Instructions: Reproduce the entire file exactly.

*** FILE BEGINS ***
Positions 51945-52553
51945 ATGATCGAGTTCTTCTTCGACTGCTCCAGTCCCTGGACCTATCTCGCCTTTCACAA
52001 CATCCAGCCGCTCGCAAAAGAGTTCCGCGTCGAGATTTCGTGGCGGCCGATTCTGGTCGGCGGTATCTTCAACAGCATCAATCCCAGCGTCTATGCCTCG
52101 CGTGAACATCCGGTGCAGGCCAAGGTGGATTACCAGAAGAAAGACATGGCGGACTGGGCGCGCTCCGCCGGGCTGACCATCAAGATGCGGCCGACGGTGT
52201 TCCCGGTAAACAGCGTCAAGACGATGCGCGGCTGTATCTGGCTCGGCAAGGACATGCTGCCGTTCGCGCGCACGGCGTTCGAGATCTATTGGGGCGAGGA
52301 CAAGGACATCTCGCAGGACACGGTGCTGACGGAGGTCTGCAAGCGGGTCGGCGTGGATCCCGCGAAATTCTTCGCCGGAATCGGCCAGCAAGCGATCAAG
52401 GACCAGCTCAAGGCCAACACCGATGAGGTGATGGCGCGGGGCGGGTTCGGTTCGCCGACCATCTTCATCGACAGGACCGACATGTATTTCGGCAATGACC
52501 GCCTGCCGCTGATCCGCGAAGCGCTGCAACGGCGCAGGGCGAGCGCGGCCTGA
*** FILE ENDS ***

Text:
Positions 51945-52553
51945 ATGATCGAGTTCTTCTTCGACTGCTCCAGTCCCTGGACCTATCTCGCCTTTCACAA
52001 CATCCAGCCGCTCGCAAAAGAGTTCCGCGTCGAGATTTCGTGGCGGCCGATTCTGGTCGGCGGTATCTTCAACAGCATCAATCCCAGCGTCTATGCCTCG
52101 CGTGAACATCCGGTGCAGGCCAAGGTGGATTACCAGAAGAAAGACATGGCGGACTGGGCGCGCTCCGCCGGGCTGACCATCAAGATGCGGCCGACGGTGT
52201 TCCCGGTAAACAGCGTCAAGACGATGCGCGGCTGTATCTGGCTCGGCAAGGACATGCTGCCGTTCGCGCGCACGGCGTTCGAGATCTATTGGGGCGAGGA
52301 CAAGGACATCTCGCAGGACACGGTGCTGACGGAGGTCTGCAAGCGGGTCGGCGTGGATCCCGCGAAATTCTTCGCCGGAATCGGCCAGCAAGCGATCAAG
52401 GACCAGCTCAAGGCCAACACCGATGAGGTGATGGCGCGGGGCGGGTTCGGTTCGCCGACCATCTTCATCGACAGGACCGACATGTATTTCGGCAATGACC
52501 GCCTGCCGCTGATCCGCGAAGCGCTGCAACGGCGCAGGGCGAGCGCGGCCTGA